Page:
After a three-year legal battle, the Supreme Court on Tuesday approved the handover of former President Donald Trump’s tax returns to a congressional committee, which is Democrat-controlled.

According to The Guardian, the court did not accompany its decision with any public comment. But it turned down Trump’s plea for an order that would have prevented the Treasury Department from giving six years of tax returns for the former President and some of his businesses to the House ways and means committee.

According to BBC, the new move is a blow to Trump, who has been keeping his returns sealed. Be it during his successful 2016 Presidential campaign or his four years as the President, he refused to share his tax returns.

Last month, the Supreme court refused to get involved in the legal fight surrounding the Federal Bureau of Investigation search of Trump’s Florida estate that had classified documents. In January, the court also refused to stop the National Archives from turning over documents to the panel that is investigating the Jan. 6 riot at the U.S. Capitol.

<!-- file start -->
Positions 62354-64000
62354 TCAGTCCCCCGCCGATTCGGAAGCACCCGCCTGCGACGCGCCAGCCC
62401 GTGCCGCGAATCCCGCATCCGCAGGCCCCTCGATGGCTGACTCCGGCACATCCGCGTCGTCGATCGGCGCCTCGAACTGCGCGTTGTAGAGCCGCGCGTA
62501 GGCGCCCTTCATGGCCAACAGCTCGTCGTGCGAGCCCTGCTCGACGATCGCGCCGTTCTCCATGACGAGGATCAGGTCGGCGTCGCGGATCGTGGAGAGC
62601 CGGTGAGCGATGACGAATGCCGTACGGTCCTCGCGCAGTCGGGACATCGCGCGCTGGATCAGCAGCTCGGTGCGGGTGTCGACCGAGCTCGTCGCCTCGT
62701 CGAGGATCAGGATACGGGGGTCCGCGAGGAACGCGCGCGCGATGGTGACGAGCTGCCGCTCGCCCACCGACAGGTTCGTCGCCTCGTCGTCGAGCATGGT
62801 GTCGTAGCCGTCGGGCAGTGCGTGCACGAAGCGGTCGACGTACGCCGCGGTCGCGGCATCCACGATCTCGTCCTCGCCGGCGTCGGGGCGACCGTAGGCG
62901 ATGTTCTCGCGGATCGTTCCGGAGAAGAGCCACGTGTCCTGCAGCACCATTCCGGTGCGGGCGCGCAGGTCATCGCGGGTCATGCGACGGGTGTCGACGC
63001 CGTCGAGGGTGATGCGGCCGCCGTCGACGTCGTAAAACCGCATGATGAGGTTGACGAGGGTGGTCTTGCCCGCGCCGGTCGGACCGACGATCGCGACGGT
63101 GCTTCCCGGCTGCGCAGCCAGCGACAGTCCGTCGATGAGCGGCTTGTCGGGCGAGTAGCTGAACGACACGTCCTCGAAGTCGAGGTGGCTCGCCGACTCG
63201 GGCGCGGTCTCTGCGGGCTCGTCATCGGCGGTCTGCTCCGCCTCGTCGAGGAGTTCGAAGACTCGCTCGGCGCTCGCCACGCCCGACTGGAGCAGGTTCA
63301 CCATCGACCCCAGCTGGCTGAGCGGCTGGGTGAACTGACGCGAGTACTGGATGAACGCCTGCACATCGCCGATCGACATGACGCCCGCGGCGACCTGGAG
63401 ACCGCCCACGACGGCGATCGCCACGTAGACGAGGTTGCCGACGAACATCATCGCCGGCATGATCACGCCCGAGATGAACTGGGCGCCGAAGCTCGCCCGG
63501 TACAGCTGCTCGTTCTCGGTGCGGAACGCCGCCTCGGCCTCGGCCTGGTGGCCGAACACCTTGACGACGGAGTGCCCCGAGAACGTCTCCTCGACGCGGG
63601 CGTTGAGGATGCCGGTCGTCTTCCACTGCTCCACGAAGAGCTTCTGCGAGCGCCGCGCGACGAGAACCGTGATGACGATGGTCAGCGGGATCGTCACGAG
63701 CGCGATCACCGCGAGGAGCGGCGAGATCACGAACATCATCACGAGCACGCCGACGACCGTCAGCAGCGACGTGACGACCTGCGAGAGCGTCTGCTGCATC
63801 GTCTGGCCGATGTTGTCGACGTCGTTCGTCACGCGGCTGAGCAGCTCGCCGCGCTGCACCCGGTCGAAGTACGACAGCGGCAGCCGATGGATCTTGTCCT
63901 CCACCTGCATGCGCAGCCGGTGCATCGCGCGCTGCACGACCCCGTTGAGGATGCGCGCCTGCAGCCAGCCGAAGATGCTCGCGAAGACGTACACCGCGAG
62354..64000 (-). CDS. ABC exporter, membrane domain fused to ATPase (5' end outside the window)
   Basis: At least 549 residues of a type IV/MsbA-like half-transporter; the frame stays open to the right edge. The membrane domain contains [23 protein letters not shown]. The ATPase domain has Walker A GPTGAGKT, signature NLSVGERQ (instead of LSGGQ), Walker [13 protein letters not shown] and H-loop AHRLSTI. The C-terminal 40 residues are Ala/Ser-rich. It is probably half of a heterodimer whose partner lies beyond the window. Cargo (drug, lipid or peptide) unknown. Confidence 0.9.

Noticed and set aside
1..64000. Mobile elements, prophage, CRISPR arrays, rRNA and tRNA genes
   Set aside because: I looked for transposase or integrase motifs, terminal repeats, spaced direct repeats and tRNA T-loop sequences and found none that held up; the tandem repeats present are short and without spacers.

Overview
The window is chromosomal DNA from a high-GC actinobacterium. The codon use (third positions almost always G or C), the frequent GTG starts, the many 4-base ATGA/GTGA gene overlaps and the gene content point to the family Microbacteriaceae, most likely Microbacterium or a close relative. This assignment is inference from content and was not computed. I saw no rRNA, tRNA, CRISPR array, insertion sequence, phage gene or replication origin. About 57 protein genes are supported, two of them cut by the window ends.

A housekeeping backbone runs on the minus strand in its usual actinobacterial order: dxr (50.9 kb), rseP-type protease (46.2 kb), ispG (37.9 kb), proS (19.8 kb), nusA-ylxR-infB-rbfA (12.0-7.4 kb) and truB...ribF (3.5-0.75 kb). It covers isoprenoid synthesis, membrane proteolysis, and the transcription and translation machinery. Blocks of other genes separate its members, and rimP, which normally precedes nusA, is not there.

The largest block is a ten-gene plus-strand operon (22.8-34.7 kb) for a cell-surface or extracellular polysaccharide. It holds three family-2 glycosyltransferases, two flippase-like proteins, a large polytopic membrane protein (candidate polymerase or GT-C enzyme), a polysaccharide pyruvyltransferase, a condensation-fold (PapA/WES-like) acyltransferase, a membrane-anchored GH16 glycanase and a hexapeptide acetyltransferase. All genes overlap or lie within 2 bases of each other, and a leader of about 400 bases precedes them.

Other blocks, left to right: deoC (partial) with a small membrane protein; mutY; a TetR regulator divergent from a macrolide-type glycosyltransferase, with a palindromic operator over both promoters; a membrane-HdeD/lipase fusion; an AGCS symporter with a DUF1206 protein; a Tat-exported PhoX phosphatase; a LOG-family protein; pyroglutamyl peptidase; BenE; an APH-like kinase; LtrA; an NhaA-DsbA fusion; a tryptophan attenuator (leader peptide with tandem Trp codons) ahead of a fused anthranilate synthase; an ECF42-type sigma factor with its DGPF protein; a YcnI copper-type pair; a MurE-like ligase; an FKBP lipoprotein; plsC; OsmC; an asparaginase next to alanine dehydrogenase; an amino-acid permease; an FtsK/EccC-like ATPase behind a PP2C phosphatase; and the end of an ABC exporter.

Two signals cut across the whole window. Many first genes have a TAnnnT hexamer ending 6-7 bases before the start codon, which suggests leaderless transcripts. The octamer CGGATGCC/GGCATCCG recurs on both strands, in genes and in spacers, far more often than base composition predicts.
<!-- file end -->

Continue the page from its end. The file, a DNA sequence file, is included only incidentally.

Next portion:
In the fight over Trump's tax returns, the Treasury Department had refused to provide the records when Trump was the President. But the administration under President Joe Biden said that federal law is clear that the committee has the right to examine any taxpayer’s return, including the leader of America.

Lower courts agreed that the panel has broad authority to get hands on his tax returns. They rejected Trump’s claims that it was overstepping and only wanted those documents so that they could be made public. On Nov. 1, Chief Justice John Roberts imposed a temporary freeze to allow the court to weigh the legal issues that were raised by Trump’s legal team and the counter arguments of the administration and the House of Representatives. More than three weeks later, Roberts’ order was lifted by the court.

Richard Neal, the committee chairman, said in a statement that the panel “will now conduct the oversight" that they have sought for the last three and a half years.

Trump said in a message on his social media network that the Supreme Court’s move created “terrible precedent for future Presidents," reported the Associated Press. He also accused the court of becoming “nothing more than a political body, with our country paying the price.”

Donald Trump Former U.S. President Donald Trump speaks during an event at his Mar-a-Lago home on November 15, 2022 in Palm Beach, Florida. Trump announced that he was seeking another term in office and officially launched his 2024 presidential campaign. Photo by Joe Raedle/Getty Images